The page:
Many anti-texting-and-driving messages are delivered via the stories of those who have suffered the consequences of the ill-advised act. We saw a particularly effective and shattering example of this form in Werner Herzog's recent doc for AT&T, From One Second To The Next. Game designer Holden Link now puts you in the driver's seat to provide a hands-on demonstration of what happens from second to second when you're texting and driving.
Link's game, SMS Racing, was created as part of Ludum Dare, a 72-hour "game jam," in which thousands of programmers develop games around a given theme. "The theme this time was '10 seconds,' and while I was brainstorming idea, I kept getting interrupted by text messages, and made very slow progress because I was dividing my attention, so I decided I wanted to do something about text messaging," Link says.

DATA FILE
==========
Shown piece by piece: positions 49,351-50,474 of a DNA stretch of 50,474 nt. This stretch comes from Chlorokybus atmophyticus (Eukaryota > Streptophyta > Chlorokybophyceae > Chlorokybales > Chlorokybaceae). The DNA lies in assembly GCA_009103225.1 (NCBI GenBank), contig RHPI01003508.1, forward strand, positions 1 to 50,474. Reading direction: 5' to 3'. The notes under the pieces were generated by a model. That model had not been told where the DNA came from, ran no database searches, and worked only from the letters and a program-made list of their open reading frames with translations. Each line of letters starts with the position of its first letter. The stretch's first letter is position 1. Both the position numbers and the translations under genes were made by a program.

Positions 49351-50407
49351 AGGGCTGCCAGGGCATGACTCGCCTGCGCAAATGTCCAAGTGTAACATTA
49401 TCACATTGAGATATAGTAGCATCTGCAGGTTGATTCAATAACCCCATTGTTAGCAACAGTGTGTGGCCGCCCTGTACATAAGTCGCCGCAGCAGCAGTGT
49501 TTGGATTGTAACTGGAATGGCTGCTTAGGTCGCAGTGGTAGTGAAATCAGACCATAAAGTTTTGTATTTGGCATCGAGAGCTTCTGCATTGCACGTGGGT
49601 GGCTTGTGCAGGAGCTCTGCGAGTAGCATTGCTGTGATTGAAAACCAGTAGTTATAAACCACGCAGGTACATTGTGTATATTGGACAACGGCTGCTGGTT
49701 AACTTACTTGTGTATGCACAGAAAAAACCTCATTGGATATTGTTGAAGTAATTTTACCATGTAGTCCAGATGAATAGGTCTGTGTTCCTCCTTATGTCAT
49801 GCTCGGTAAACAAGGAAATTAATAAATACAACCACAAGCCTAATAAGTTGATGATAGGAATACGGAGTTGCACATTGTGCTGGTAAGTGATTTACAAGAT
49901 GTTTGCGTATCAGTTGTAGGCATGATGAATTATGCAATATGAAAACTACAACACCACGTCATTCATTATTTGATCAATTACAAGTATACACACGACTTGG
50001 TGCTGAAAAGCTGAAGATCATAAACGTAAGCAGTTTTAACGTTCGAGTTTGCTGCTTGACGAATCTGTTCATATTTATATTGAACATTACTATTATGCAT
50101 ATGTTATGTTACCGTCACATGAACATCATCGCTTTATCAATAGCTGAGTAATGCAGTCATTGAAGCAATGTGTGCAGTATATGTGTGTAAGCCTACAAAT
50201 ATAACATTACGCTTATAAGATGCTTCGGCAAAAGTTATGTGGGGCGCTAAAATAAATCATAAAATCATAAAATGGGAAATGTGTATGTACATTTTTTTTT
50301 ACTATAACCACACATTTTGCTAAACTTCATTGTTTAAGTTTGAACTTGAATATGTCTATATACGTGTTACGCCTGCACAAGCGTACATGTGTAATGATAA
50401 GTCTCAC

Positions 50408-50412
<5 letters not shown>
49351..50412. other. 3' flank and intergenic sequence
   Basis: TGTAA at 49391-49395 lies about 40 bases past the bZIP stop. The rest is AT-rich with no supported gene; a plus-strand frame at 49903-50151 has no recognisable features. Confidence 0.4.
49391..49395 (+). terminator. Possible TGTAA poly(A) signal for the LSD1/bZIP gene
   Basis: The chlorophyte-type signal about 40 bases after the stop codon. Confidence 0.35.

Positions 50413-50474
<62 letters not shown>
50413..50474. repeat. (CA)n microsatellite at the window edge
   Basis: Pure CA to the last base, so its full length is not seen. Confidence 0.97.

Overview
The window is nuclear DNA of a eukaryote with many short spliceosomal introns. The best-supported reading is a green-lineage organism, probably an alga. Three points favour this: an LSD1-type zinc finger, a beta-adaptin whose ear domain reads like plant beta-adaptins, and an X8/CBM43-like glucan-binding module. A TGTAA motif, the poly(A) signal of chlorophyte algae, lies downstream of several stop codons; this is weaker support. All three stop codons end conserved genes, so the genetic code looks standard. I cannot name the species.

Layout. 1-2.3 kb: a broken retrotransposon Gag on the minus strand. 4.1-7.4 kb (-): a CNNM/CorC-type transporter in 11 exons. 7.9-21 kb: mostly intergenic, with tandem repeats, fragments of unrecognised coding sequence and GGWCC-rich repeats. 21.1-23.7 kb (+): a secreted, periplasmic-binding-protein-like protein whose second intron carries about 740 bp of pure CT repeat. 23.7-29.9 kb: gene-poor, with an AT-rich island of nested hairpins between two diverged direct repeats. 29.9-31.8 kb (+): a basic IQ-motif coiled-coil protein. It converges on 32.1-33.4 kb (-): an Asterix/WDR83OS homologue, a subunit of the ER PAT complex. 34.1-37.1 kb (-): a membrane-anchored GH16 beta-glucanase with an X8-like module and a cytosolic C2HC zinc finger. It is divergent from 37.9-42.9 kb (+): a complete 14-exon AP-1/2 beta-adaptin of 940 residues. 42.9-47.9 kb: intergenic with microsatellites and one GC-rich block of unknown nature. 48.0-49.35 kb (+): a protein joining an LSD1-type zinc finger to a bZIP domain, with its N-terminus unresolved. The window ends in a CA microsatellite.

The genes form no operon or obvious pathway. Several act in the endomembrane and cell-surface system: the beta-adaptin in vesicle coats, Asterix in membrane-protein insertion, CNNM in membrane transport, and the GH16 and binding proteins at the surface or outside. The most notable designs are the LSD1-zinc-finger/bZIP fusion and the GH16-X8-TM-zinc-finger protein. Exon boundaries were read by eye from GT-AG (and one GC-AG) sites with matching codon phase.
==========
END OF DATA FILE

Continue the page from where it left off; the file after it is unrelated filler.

After scrapping a concept that required players to eat dinner with their friends without pulling out their phones, Holden built SMS Racing from a stock racing game demo that came with the Unity3D game engine, and added the first-person camera and cell phone. "It's closer to a remix than an original work," he says--though given the way it dramatically shifts the nature of the game and makes a social message out of a fairly basic racetrack and driving engine, he might be underselling it.
The trick to the social message in SMS Racing is that it's a largely unwinnable game--though its dynamics make it feel much more like a game than like a moral lesson. "The gameplay is largely binary," Link says. "You can either text or drive, but not really both. Some people have complained that makes it less effective, but I'd argue that it's somewhat representative of the real thing."
It's certainly helped the game connect with players. Texting and driving is a topic that people are very interested in right now, and Link was surprised to find that the game tapped into that. "I've been making games full time for close to three years, and SMS Racing has gotten more attention than anything I've done professionally," he says. "To say it's a shock is an understatement."